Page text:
Symptoms, Diagnosis and Treatment of Peri-menopause

There is reduction of ovarian mass as well as fertility after age of 35 years. Many changes occur during peri-menopause (time few years before menopause and after menopause) and most common being irregularity in menstruation (shortening of menstrual cycle is most common).

Symptoms of Peri-menopause:

These are symptoms that occur during preceding (peri-menopause precede menopause by 2-8 years) few years of menopause. The common symptoms include hot flashes, irregular menstrual bleeding, dryness of vagina, night sweat, disturbance of sleep etc. These symptoms are age related or due to ovarian dysfunction are not clear. Other perimenopausal symptoms include mood swings, depression, impaired memory or concentration, urinary incontinence, sexual dysfunction etc. and there is high individual variation of intensity, duration, frequency of these symptoms. But all these symptoms can affect quality of life in varying degree in different women.

Diagnosis of Peri-menopause:

Generally low FSH (follicular stimulating hormone, which stimulate ovarian follicles), especially during early follicular phase (days 2–5), during middle age is indicative of peri-menopause. But there is extreme individual variation and this can not be relied upon. Menstrual irregularity is the most common manifestation of peri-menopause and uterine disorders (such as leiomyomata or polyps or hyperplastic changes in uterus) should be ruled out before diagnosing peri-menopause. Transvaginal ultrasound, examination of endometrial aspiration can be done for this.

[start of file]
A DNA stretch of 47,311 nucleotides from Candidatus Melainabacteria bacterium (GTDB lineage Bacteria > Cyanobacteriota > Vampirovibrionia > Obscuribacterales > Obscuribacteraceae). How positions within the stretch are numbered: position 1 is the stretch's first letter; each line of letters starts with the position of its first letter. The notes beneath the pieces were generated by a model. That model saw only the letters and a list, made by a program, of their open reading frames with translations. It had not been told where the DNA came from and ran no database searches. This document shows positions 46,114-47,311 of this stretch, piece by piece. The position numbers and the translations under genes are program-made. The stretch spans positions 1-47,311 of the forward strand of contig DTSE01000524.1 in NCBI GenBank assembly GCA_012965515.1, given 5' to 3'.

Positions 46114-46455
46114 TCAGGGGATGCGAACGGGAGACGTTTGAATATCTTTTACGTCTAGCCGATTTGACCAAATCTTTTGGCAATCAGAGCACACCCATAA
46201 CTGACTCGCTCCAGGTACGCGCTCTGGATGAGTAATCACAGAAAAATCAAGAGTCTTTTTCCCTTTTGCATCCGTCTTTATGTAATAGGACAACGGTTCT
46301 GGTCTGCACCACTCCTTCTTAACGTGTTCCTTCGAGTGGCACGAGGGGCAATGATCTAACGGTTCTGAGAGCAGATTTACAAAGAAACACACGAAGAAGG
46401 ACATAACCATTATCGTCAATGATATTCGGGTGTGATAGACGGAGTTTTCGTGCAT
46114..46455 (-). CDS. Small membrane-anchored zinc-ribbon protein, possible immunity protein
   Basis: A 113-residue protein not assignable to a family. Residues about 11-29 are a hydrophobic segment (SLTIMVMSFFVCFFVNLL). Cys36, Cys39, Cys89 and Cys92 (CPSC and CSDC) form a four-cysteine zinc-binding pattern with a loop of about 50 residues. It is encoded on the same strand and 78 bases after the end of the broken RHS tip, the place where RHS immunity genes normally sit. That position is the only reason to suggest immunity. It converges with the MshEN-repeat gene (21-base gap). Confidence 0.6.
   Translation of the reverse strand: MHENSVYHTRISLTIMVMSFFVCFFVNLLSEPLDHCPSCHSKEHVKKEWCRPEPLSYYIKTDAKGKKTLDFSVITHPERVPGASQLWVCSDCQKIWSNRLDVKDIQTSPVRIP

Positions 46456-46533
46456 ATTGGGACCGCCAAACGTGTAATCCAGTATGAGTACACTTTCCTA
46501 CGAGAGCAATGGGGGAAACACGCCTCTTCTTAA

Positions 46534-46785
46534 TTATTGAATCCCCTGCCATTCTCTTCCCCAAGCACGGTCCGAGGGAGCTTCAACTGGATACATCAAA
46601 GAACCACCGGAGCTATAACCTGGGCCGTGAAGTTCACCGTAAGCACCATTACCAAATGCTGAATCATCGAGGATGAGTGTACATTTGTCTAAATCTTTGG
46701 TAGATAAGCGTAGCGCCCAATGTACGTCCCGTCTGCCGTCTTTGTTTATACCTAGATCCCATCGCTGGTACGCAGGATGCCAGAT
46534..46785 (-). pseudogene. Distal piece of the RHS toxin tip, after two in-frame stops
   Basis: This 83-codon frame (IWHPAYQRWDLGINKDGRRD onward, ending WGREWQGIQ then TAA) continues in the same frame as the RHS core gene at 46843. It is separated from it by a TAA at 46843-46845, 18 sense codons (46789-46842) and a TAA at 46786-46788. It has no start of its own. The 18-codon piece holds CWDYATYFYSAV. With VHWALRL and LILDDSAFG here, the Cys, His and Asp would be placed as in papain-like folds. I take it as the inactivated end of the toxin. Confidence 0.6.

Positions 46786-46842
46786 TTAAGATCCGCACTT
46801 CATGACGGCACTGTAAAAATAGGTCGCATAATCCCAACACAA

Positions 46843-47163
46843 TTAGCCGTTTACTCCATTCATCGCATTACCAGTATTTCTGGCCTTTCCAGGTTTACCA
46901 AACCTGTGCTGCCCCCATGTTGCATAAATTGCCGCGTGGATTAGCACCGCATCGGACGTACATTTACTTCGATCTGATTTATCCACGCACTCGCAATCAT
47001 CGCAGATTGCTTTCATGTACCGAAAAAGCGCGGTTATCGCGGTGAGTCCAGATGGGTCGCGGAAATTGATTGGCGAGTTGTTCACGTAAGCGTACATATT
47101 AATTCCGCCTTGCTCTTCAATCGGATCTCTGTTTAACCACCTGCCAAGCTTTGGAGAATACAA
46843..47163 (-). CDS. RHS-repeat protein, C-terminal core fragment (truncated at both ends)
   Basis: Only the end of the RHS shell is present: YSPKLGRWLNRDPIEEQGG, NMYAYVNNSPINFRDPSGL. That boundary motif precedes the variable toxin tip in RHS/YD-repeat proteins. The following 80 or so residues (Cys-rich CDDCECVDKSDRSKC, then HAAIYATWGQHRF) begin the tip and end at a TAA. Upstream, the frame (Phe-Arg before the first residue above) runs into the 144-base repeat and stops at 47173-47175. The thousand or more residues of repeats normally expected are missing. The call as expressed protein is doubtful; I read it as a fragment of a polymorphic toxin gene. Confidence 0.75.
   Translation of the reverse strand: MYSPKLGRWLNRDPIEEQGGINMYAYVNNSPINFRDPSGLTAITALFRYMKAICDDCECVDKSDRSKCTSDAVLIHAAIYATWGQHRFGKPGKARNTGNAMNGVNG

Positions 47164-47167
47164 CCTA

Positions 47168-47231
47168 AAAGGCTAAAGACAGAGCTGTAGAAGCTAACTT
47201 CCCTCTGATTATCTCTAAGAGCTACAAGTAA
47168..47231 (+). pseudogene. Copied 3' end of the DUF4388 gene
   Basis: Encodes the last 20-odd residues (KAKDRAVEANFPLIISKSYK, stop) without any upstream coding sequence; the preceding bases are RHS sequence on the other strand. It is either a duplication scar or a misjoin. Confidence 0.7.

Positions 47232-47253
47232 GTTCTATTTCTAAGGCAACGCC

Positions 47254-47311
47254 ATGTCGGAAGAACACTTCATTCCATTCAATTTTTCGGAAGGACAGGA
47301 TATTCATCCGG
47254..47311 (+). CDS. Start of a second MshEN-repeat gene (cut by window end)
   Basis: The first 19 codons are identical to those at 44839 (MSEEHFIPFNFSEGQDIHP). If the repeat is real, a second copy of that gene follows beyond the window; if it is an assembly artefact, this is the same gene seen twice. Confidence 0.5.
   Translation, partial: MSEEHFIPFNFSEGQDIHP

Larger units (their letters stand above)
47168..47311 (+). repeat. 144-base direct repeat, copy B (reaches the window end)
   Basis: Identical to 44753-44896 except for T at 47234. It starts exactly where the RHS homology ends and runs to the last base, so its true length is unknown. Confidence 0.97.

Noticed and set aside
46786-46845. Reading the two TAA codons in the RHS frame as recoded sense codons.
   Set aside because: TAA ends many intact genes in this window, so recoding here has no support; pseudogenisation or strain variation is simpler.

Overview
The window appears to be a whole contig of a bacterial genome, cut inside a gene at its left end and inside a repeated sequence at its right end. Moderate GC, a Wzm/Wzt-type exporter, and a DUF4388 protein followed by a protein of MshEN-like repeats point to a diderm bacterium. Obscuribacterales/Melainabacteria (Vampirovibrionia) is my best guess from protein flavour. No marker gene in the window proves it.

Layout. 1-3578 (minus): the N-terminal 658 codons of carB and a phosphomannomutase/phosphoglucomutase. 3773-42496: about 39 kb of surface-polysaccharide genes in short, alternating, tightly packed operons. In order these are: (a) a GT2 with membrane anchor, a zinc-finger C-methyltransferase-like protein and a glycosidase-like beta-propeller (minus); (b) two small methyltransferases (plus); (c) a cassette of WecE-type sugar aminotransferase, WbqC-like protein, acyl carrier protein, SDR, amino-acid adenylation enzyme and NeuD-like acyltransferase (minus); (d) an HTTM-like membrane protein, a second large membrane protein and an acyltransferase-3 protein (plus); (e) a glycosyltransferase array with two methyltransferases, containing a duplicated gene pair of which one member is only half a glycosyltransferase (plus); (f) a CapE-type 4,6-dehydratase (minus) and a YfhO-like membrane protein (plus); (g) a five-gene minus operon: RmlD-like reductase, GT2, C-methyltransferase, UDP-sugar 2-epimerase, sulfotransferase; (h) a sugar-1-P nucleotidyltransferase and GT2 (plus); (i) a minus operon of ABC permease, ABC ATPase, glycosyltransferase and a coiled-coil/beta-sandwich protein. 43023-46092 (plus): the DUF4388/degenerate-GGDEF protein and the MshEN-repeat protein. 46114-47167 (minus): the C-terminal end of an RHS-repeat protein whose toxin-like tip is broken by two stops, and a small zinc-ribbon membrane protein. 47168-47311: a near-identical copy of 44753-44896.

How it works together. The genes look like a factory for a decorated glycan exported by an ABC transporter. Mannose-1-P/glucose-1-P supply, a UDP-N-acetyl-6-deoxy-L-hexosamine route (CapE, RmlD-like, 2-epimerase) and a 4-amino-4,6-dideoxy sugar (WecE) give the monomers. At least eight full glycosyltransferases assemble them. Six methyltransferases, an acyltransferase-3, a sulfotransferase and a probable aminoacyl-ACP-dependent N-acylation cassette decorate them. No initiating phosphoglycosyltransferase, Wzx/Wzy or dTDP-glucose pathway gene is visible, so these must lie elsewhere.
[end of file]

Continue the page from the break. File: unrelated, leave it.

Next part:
Treatment of Peri-menopause:

If there is heavy loss of blood during menstruation or there irregular menstrual bleeding, low dose combined oral contraceptive pills can be prescribed. Other alternatives include medroxyprogesterone or Progestin-only formulations, which are preferred for women who smoke or have cardiovascular risk factors, because combined oral contraceptive pills are contraindicated in liver disease, a history of thromboembolism disease, cardiovascular disease, breast cancer, unexplained vaginal bleeding and in women who smokes.

Non hormonal alternatives include use of NSAIDs (nonsteroidal anti-inflammatory drugs) such as mefenamic acid (initial dose of 500 mg at start of menstrual bleeding, then 250 mg four times a day for 2–3 days, to be continued in subsequent cycles) and endometrial ablation.

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